It’s common knowledge, especially to those who work in financial services, that the COVID-19 pandemic dramatically increased demand for digital banking globally.
A flurry of fintechs emerged in hope of meeting that demand while incumbent banks clamored to step up their own digital games.
Then there were those companies that existed well before the pandemic. New York-based challenger bank NorthOne is one such example. Founded by Eytan Bensoussan and Justin Adler in 2016, the startup was born to serve small business owners such as barbers, mechanics and local restaurant owners.
When the pandemic hit, there was perhaps no other category of businesses impacted as greatly as small businesses. Some didn’t survive but many pushed through, either pivoting or weathering the early days of the crisis by adapting their models accordingly.
“COVID, despite all the terrible parts, pushed the education around digital banking — at least in our part of the world,” said CEO Bensoussan.
Over the years, NorthOne has worked to offer more than banking services to its customers. It added products that would also help them simplify their financial operations “by connecting the data layer between accounting, receivables, payables, lending, payroll — all the financial operations — and the bank account ledger.”
“As our customers grow, their problems evolve beyond the bank account,” Bensoussan said.
In 2021, NorthOne replatformed the company with a new banking partner, The Bancorp Bank, N.A, an investment that it says has paid off. Over the last 12 months, Bensoussan said that NorthOne’s revenue grew “4x-5x” while customer growth was “in line with revenue growth.”
“We were built — by definition — to serve the smaller part of the small business market,” COO Adler added. “And that made us really capable of serving these folks in an efficient way, but also having a product offering that was just really tailored for what they specifically need.”
To help fuel continued growth, the startup is announcing it has raised $67 million in a Series B funding round that included participation from Battery Ventures, Don Griffith, NFL player Drew Brees, Ferst Capital Partners, FinTLV, Next Play Capital, Operator Stack, Redpoint Ventures, Tencent and Tom Williams. The financing brings NorthOne’s fundraising total to $90.3 million since inception. The company declined to reveal valuation, saying only that it was an “up round” that closed in late summer.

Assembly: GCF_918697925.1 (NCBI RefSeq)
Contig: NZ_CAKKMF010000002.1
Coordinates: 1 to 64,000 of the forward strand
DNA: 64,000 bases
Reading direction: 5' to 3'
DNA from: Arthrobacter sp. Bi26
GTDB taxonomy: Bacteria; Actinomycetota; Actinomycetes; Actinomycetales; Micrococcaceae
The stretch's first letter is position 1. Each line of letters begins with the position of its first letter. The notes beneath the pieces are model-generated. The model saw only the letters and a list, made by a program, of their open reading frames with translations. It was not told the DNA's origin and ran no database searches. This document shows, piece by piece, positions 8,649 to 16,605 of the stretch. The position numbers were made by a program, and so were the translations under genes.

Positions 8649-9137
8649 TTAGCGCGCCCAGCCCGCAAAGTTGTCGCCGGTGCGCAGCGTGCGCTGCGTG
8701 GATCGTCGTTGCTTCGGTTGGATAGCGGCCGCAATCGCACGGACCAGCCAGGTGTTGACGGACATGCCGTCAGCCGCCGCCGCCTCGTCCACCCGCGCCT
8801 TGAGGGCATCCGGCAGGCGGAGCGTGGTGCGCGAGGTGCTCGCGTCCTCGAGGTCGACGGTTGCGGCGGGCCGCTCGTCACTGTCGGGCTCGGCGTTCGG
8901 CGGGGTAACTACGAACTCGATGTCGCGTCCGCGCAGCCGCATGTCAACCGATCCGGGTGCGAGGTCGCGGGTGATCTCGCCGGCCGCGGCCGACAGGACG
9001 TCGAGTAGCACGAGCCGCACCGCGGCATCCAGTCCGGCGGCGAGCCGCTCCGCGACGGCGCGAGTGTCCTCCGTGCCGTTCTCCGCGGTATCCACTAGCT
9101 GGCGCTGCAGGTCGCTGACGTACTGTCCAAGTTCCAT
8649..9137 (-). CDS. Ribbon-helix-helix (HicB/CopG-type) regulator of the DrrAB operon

The funding comes at an interesting time in the world of fintech, considering that players such as Brex have actually shifted their focus away from small businesses — in part due to the risk associated with underwriting such ventures — to focus on enterprises. For NorthOne, that only means opportunity.
“A lot of folks are moving really aggressively toward that top side of the market — like a Fortune 500 company or a VC-backed startup, but the fact of the matter is that both of those markets are really niche,” said COO Adler. “We’ve actually really doubled down on our core customer base, which are businesses that you pass by on your way to work — like that cafe, or hair salon or dry cleaner — that are just really underserved by traditional banks and increasingly also by fintechs and challenger banks.”
The majority of NorthOne’s customer base has less than 10 employees.
The startup’s go-to-market strategy surprisingly relies less on the internet than one might expect.
While the company, which does not yet have a sales team, does use the internet for leads, it also holds in-person event series in various cities around the country where it offers educational content to small business owners. It also partners with organizations such as Profit First, a group that offers financial management advice to small businesses.
NorthOne, the founders said, works to give its customers access to its services in as many convenient ways as possible. For example, it takes cash deposits through a series of partnerships with companies such as Walmart, 7-11 and OfficeMax.
“That’s important, as small businesses really do deal with cash — as much as we’d love to imagine that it’s all online,” Adler said. “The vast majority of America’s businesses are still using these types of money movement and we need to go to them.”
Battery Ventures led NorthOne’s $21 million Series A in March of 2020 and is doubling down on its investment with the new raise. Partner Shiran Shalev says he was drawn to the company’s laser focus on the SMB market.
“There’s so much focus in the fintech world on serving tech companies and serving large enterprises, that someone’s going after Main Street and that size of business, is just such a large opportunity,” he told TechCrunch in an interview.
Having spent time in Israel and Europe, where fintech was more developed, Shalev says he “spent a lot of time looking at all the different options in this space” in the United States.
“We’re very, very intrigued by what NorthOne has built,” he added. Ultimately, the company’s goal is to give its business the “control, clarity and confidence” they need to better manage their finances. It plans to use its new capital to build out the software layer of its business as well as create new financial products for its customers such as payments rails to working capital and credit offerings.
Presently, NorthOne has about 75 employees and doesn’t plan to go on a hiring spree with its new capital.
“We’ll be adding programmatically as we bring on these new software layers and these new products,” Bensoussan said.
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